Formal and Natural Proof: A Phenomenological Approach

  • Merlin CarlEmail author
Part of the Synthese Library book series (SYLI, volume 407)


In this section, we apply the notions obtained above to a famous historical example of a false proof. Our goal is to demonstrate that this proof shows a sufficient degree of distinctiveness for a formalization in a Naproche-like system and hence that automatic checking could indeed have contributed in this case to the development of mathematics. This example further demonstrates that even incomplete distinctivication can be sufficient for automatic checking and that actual mistakes may occur already in the margin between the degree of distinctiveness necessary for formalization and complete distinctiveness.



We thank Marcos Cramer for the kind permission to use his Naproche version of Rav’s proof Sect. 14.4.1. We thank Dominik Klein and an anonymous referee for various valuable comments on former versions of this work that led to considerable improvements. We also thank Heike Carl for her thorough proofreading.


  1. Avigad, J., Donnelly, K., Gray, D., & Raff, P. (2006). A formally verified proof of the prime number theorem. ACM Transactions on Computational Logic, 9(1),Google Scholar
  2. Azzouni, J. (2005a). Tracking reason. Proof, consequence, and truth. New York: Oxford University Press.Google Scholar
  3. Azzouni, J. (2005b). Is there still a sense in which mathematics can have foundations? In G. Sica (Ed.), Essays on the foundations of mathematics and logic (pp. 9–47). Monza: Polimetrica.Google Scholar
  4. Azzouni, J. (2009). Why do informal proofs confirm to formal norms? Foundations of Science, 14, 9–26.CrossRefGoogle Scholar
  5. Bauer, G., & Nipkow, T. (2006). Flyspeck I: Tame graphs. Archive of Formal Proofs. Available online at
  6. Benzmüller, C. E., & Brown, C. E. (2007). The curious inference of Boolos in Mizar and OMEGA. Studies in Logic, Grammar and Rhetoric, 10(23), 299–386.Google Scholar
  7. Boolos, G. (1987). A curious inference. Journal of Philosophical Logic, 16(1), 1–12.CrossRefGoogle Scholar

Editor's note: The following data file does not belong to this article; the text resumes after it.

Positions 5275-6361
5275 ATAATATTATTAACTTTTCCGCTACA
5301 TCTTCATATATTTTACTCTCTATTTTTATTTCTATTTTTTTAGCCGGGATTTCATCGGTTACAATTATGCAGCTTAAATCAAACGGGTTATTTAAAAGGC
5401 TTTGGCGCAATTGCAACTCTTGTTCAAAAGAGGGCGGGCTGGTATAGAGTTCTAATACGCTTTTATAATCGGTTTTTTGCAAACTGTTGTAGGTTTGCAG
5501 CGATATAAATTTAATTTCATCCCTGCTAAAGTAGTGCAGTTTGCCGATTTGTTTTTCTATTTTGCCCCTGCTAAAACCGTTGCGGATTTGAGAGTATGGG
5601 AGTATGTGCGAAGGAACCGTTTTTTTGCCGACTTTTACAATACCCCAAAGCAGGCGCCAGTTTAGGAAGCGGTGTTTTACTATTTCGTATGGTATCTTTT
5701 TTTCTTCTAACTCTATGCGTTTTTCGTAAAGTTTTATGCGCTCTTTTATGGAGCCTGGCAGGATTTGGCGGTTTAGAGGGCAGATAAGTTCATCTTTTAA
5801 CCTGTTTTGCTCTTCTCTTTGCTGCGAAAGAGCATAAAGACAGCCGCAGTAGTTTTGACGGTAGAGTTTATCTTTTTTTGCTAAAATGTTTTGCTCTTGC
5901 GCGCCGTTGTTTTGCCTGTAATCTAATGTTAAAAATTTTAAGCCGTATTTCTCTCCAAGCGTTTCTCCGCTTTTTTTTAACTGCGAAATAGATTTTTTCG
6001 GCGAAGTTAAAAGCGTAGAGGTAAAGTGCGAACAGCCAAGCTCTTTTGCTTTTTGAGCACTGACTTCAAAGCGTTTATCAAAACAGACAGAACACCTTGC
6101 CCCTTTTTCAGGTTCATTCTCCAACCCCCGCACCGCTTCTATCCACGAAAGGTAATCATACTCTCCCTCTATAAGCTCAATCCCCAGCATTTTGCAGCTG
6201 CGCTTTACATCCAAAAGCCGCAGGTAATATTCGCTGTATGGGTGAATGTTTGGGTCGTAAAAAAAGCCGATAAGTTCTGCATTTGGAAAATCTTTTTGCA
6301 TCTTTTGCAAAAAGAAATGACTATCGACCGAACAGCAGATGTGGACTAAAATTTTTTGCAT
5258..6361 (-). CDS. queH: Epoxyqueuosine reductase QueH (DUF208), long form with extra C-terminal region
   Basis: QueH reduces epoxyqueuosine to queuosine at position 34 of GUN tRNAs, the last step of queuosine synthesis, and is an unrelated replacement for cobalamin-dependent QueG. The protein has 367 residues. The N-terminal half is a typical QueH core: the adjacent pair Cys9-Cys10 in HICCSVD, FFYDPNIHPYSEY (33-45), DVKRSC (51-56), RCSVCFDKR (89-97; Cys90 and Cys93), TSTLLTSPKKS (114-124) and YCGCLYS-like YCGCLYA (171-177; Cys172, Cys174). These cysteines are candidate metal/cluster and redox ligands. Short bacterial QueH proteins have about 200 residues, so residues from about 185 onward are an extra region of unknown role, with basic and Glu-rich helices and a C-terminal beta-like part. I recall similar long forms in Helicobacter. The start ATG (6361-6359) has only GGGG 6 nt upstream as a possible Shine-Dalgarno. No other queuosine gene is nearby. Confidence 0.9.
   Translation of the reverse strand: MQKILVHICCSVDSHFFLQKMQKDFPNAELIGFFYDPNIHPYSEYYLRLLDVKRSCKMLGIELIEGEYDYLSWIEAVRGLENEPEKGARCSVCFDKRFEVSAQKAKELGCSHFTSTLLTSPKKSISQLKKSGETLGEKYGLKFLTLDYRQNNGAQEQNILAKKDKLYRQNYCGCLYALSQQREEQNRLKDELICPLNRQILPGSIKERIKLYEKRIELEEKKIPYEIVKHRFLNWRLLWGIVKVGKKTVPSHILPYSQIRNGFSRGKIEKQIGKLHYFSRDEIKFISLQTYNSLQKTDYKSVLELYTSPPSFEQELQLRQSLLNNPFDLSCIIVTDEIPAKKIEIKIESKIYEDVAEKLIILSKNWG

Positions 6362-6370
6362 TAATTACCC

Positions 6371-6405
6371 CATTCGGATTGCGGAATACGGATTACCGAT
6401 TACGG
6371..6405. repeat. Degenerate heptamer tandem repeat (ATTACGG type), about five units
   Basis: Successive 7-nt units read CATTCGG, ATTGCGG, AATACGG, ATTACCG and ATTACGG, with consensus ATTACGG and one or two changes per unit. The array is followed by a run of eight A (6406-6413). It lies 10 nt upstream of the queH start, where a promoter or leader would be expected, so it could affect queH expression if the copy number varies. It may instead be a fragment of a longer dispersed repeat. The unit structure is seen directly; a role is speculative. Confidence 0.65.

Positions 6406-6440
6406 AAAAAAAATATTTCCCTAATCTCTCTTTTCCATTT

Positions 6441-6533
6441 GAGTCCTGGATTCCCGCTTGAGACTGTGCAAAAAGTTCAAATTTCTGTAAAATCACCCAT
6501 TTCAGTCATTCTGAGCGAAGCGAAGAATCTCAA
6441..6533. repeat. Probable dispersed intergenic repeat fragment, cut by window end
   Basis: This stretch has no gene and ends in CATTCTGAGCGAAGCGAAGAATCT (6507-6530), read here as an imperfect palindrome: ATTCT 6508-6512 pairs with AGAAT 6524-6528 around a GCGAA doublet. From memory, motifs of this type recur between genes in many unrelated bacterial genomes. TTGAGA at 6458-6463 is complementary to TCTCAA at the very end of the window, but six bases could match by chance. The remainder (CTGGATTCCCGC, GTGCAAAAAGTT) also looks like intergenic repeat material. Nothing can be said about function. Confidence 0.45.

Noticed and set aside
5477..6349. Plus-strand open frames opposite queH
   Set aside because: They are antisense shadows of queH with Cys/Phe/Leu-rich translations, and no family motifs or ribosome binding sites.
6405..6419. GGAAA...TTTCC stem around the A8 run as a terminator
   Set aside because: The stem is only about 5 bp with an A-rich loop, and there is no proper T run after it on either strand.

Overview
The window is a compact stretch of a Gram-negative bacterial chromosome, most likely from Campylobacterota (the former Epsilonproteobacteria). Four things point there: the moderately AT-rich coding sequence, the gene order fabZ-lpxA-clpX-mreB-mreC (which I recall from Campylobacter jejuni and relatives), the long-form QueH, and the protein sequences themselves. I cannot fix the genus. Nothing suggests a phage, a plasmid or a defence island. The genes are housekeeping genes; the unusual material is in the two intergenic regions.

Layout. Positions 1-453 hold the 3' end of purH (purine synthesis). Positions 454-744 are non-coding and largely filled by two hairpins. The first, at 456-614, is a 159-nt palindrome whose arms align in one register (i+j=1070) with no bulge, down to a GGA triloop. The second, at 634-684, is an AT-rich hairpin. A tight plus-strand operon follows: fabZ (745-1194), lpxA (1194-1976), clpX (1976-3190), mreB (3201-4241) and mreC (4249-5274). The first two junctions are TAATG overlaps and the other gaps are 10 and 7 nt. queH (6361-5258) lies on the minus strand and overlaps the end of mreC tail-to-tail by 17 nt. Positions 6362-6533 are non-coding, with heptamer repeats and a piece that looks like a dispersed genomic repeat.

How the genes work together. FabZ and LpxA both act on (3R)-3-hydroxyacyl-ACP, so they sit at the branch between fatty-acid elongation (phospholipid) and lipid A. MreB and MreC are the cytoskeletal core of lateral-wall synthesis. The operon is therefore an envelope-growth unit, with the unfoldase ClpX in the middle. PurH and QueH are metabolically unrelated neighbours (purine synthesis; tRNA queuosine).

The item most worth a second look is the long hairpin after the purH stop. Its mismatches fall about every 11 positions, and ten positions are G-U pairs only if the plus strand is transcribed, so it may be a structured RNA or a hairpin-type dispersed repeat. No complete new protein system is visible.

8. Carl, M. An Introduction to elementary number theory for humans and machines. Work in progress.Google Scholar
  9. Carl, M., & Koepke, P. (2010). Interpreting Naproche – An algorithmic approach to the derivation-indicator view. Paper for the International Symposium on Mathematical Practice and Cognition at the AISB 2010.Google Scholar
  10. Carl, M., Cramer, M., & Kühlwein, D. (2009). Chapter 1 of Landau in Naproche, the first chapter of our Landau translation. Available online:
  11. Cauchy, A. (1821). Cours d’analyse, p. 120.Google Scholar
  12. Cramer, M., Koepke, P., Kühlwein, D., & Schröder, B. (2009). The Naproche System, paper for the Calculemus 2009.Google Scholar
  13. Feferman, S. (1979). What does logic have to tell us about mathematical proofs? The Mathematical Intelligencer, 2(1), 20–24.CrossRefGoogle Scholar
  14. Fleck, A., Maennschen, Ph., & Perron, O. (1909). Vermeintliche Beweise des Fermatschen Satzes. Archiv der Mathematik und Physik, 14, 284–286.Google Scholar
  15. Hartimo, M., & Okada, M. (2016). Syntactic reduction in Husser’s early phenomenology of arithmetic. Synthese, 193(3), 937–969.CrossRefGoogle Scholar
  16. Husserl, E. (1900). Formale und transzendentale Logik. Versuch einer Kritik der logischen Vernunft. Tübingen: Niemeyer.Google Scholar
  17. Husserl, E. (1952). Ideen zu einer reinen Phänomenologie und phänomenologischen Philosophie. Drittes Buch. Haag: Matrinus Nijhoff.Google Scholar
  18. Husserl, E. (1999). Erfahrung und Urteil. Untersuchungen zur Genealogie der Logik. Hamburg: Felix Meiner.Google Scholar
  19. Husserl, E. (2009). Ideen zu einer reinen Phänomenologie und phänomenologischen Philosophie. Hamburg: Meiner.Google Scholar